A day after CNN educated us on the racist implications of words like “blacklist” and “peanut gallery,” writer David Kaufman has published a piece on Medium decrying the “unintentional racism found in traffic signals.”
Kaufman, whose Wikipedia goes out of its way to tell us that he is “openly gay,” proves in the piece that he is openly moronic as well. But then, for a journalist trying to make a name for himself in a media culture as diseased as this one, maybe he’s smarter than we’re giving him credit for. The problem may have less to do with his intelligence and more to do with his capacity to feel shame.
From Kaufman’s idiotic contribution to American conversation:
A few months back, before Covid-19 kept us in our homes and George Floyd made us take to the streets, I was walking with a friend, her daughter, and my twin sons. My friend is White and I’m not — something I’d never given a second thought until we reached a crosswalk. “Remember, honey,” she said to her daughter as we waited for the light to turn green, “we need to wait for the little White man to appear before we can cross the street.”
I realize that White people like to exert control over nearly everything everyone does, I thought, but since when did this literally include trying to cross the street?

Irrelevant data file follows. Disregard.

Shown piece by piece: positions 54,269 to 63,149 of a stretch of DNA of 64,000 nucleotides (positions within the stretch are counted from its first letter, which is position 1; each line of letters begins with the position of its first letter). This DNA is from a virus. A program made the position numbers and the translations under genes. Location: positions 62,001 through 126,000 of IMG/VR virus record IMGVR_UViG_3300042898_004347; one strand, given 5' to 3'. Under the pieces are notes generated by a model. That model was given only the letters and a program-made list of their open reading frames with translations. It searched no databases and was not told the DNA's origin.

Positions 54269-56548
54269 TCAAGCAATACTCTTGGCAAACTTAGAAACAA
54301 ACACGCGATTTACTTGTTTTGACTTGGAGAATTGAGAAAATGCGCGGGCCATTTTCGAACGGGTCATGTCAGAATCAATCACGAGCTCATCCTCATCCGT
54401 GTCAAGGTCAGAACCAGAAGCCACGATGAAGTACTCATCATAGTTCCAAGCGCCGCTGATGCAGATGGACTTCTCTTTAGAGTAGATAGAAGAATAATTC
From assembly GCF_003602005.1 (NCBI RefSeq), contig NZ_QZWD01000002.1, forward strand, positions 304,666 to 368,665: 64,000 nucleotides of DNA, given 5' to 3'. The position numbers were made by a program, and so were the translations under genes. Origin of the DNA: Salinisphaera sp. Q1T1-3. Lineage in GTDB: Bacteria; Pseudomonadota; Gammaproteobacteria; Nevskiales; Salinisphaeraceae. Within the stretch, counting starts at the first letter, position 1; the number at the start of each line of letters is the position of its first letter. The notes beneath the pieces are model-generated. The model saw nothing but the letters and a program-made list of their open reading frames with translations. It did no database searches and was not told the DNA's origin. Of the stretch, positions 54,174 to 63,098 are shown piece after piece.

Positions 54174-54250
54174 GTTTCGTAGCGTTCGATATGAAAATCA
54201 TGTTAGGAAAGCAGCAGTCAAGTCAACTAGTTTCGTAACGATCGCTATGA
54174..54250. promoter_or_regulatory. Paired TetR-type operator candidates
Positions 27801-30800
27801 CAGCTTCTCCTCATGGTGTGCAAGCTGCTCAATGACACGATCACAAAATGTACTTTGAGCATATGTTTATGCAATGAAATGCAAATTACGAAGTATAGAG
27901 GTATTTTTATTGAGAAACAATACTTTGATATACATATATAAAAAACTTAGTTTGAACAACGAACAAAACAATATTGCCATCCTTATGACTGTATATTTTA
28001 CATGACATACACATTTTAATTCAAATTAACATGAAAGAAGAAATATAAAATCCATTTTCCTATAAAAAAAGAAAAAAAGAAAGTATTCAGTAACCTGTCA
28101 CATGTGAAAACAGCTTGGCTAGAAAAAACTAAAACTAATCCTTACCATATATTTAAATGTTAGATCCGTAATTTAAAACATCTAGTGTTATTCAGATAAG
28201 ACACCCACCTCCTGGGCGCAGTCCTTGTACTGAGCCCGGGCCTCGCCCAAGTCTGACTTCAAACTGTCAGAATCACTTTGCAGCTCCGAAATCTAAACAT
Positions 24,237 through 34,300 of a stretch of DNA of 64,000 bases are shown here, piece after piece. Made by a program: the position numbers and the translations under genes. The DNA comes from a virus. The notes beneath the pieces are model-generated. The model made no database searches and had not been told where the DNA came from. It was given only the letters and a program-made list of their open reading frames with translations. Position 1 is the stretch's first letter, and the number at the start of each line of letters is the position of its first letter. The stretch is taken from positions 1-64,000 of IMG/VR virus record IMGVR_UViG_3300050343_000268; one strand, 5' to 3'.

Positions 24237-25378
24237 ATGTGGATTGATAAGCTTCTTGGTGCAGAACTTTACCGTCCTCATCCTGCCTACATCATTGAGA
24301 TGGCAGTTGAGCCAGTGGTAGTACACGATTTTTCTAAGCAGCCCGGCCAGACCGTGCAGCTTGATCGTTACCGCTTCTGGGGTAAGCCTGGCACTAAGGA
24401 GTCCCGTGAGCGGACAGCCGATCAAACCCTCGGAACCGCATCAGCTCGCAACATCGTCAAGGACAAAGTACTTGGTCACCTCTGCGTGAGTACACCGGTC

Who knows? When did it happen that otherwise-sane writers could pen something this imbecilic, proofread it, and then think to themselves, Yes, this is ready for widespread publication!
Kaufman devotes much of the rest of the piece to a detailed history of crosswalk signals, which we won’t bore you with. Suffice to say, he learns that the “little White man” is not actually “White” at all, and there was never meant to be any race connoted by its usage. It’s simply meant to be bright and easy to understand for people who may not be literate.
A thoughtful man might have reconsidered publishing this piece after coming to this realization. Kaufman is not that man.
“While this highly politicized period does demand a racial rethink, overhauling the stoplight industrial complex is probably not the best use of our resources,” Kaufman concludes. “A White man isn’t really telling us when to cross the street, even if we hear a friend blithely expressing it in those terms.
“Nonetheless,” he writes, “that little White man woke me up to the ways that language imparts power and privilege even upon the most banal necessities. And so, as I begin teaching my boys survival basics like riding a bike, waiting in line, and… yes… crossing the street, I’ll work hard to avoid phrases like ‘little White man.’ Obviously ‘bright light person’ rolls off the tongue far less mellifluously, but a bit of extra verbal labor is worth the price of not conceding our power to even one more little White man.”
If you’re so insecure in your power as an individual that you read racial control schemes into a crosswalk sign…systemic racism is not your biggest problem.